In this May 14, 2015 photo released by China's Xinhua News Agency, Indian Prime Minister Narendra Modi visits the Emperor Qinshihuang's Mausoleum Site Museum in Xi'an, capital of northwest China's Shaanxi Province. Source: AP
Foreign policy is often about symbols and perceptions, as explicitly proved by the recent visit to China by Indian Prime Minister Narendra Modi. The watershed event has opened a window of opportunity for an accelerated warming up of relations, and this is more than just good news for Russia.
Despite a bitter legacy of past conflicts and contemporary rivalry, Mr. Modi’s three-day tour sent a signal that the two powerhouses, with their high economic growth and home to a third of the planet’s population, have finally realized that the moment is ripe, if not overripe, to patch up old quarrels and join forces to shape the emerging “brave new Asia.”
The long-lasting animosity has roots in the border dispute dating back to 1914. Britain, the colonial master of India at the time, drew out the so-called McMahon Line, which was not accepted by China as a formal boundary. The border dispute eventually provoked a war in 1962, and its scars are still felt by both sides.
This time, Prime Minister Modi and China's Premier Li Keqiang have agreed to seek a “fair resolution” to border disagreements and let bygones be bygones. As Li pointed out, the two countries have “enough political wisdom to manage and control” differences, adding that “our common interests are far bigger than our differences.”
This step forward in relations between Delhi and Beijing was backed up by 21 signed agreements and MoUs estimated to be worth $22 billion. The envisaged cooperation covers a range of areas of mutual interest like manufacturing (steel and metals), power generation infrastructure, small & medium business, and the film and entertainment industry.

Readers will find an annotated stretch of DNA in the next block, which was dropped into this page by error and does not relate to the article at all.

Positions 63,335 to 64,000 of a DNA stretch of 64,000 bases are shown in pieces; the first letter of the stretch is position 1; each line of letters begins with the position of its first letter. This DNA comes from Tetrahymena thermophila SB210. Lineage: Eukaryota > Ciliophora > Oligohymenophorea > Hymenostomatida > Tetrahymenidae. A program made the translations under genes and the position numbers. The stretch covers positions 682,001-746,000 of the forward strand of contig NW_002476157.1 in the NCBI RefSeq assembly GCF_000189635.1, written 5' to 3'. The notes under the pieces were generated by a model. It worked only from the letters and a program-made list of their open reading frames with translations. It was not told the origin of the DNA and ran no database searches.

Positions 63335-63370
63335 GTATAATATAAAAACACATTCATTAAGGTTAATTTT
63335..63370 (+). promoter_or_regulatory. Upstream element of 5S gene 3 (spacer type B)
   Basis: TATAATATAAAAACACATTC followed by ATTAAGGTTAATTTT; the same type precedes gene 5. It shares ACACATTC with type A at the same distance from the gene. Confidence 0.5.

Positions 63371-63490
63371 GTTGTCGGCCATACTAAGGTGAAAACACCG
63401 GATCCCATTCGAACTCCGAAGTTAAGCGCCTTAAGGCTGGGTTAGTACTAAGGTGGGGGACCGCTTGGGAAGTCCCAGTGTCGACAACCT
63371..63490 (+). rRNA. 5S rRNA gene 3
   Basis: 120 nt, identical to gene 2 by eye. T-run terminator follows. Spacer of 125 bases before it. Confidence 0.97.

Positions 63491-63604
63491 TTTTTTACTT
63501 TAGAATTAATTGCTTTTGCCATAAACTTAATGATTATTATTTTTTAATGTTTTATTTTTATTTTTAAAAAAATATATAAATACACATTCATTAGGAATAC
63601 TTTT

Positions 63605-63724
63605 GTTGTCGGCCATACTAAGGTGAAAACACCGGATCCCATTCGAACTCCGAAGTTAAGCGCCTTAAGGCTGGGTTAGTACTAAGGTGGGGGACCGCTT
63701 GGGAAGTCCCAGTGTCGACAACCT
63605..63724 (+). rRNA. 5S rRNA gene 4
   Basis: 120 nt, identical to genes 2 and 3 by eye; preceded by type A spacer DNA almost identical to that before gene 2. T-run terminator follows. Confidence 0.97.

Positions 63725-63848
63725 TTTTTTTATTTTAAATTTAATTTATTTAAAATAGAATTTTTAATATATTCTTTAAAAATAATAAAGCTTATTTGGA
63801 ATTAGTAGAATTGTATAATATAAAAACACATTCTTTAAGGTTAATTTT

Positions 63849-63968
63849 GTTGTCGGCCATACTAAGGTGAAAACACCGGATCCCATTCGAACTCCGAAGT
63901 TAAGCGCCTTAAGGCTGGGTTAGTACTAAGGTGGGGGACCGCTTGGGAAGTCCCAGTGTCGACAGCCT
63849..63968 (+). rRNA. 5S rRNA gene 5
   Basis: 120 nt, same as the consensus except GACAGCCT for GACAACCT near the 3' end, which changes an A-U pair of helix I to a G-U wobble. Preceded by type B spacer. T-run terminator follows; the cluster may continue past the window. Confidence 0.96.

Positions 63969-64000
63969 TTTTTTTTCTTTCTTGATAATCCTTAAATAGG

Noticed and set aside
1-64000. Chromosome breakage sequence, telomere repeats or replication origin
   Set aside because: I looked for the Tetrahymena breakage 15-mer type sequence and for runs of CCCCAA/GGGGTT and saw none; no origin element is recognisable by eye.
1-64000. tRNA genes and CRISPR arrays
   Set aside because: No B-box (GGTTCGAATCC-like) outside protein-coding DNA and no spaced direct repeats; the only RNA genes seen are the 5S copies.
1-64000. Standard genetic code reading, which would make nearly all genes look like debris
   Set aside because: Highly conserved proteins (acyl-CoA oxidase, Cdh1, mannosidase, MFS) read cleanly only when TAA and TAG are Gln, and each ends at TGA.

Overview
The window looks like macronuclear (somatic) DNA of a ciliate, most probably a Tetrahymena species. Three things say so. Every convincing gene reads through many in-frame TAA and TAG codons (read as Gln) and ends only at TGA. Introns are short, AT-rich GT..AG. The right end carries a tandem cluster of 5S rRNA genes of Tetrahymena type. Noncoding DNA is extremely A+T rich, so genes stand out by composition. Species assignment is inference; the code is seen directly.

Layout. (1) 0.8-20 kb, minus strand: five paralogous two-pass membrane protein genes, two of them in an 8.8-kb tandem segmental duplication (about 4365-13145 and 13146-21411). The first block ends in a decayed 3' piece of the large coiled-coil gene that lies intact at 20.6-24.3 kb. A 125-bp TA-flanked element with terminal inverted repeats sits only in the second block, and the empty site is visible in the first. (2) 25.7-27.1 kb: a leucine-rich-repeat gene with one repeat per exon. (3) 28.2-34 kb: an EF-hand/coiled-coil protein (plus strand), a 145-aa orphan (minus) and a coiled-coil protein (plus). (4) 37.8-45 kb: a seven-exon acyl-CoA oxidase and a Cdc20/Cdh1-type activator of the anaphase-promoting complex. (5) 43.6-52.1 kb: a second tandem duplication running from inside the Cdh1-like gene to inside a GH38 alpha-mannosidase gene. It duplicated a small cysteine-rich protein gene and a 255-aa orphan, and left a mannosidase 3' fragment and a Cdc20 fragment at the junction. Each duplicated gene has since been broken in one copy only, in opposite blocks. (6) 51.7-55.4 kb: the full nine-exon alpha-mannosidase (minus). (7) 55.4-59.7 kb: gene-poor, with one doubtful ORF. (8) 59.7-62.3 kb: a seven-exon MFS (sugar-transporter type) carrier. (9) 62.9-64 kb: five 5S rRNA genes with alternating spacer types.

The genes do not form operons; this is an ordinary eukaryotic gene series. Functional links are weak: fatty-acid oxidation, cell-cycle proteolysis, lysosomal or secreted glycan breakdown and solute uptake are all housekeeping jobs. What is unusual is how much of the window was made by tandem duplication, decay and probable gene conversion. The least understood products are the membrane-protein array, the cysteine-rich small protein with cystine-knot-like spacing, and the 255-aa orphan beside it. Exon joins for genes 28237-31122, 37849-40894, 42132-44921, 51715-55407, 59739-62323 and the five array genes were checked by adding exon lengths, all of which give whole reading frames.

Both nations can benefit from the positive engagement. India has a huge appetite for foreign investments given Narendra Modi’s commitment to the grand vision of the “Make in India” policy, while China can tap the no less promising consumer market of India by adding it to its end-user list.
To assess the true value of Modi’s visit, Troika Report approached Brian Yeung, an independent financial analyst in Hong Kong, who says that it could become “a game changer in Sino-Indian relations and the world of emerging economies.” Here is what Yeung had to say:
“The past few years have seen an increasingly strained relationship between the two rising powers in Asia and their trade deficit soared from $1 billion in 2001-2002 to $38 billion last year. Measures to tackle trade deficit such as signing MoUs to improve market access topped the agenda for this visit.
“Given India's strategic importance to China's ‘One Belt, One Road’ initiative as well as the BRICS alliance, an improved economic partnership between China and India will carry significant implications for the world's economy. As the SCO and the BRICS summits are just two months from now, we are expecting a new golden age for the Asian economy and a brave new world defined by the Global East.”
A similar positive appraisal was made for Troika Report by Manish Chand, CEO and founder-editor-in-chief of the India Writes Network, who called the visit “a milestone” and predicted that it will chart “a roadmap for the long-term development” of India-China relations. Chand also placed it in a wider context:
“Overall, Prime Minister Modi’s visit, coming as it does barely months after Chinese President Xi Jinping’s visit, underscores the strategic intent of the two Asian giants to build up a narrative of win-win cooperation in shaping an Asian century, rather than the construct of rivalry, as conjured up in sections of the Western strategic circles and media.”
It is noteworthy, that on the eve of his departure for China, Modi phoned Russian President Vladimir Putin and confirmed his attendance of the Shanghai Cooperation Organization (SCO) summit in Ufa this July.
Since the SCO is evolving into a formidable union with enormous potential for growth, the dismantling of roadblocks in the turbulent relationship of the two Asian majors would serve as an impetus for further economic integration which, invariably, requires a high level of political coordination or at least putting aside differences. The India-China joint statement specifically noted that both sides intend to show “respect and sensitivity to each other’s concerns, interests and aspirations.”
Moscow has a big stake in smoothened interaction between Beijing and Delhi since it paves the way for molding a “triangle” of nations capable of playing a significant role in ensuring global stability.
Read the full version at RBTH.com.
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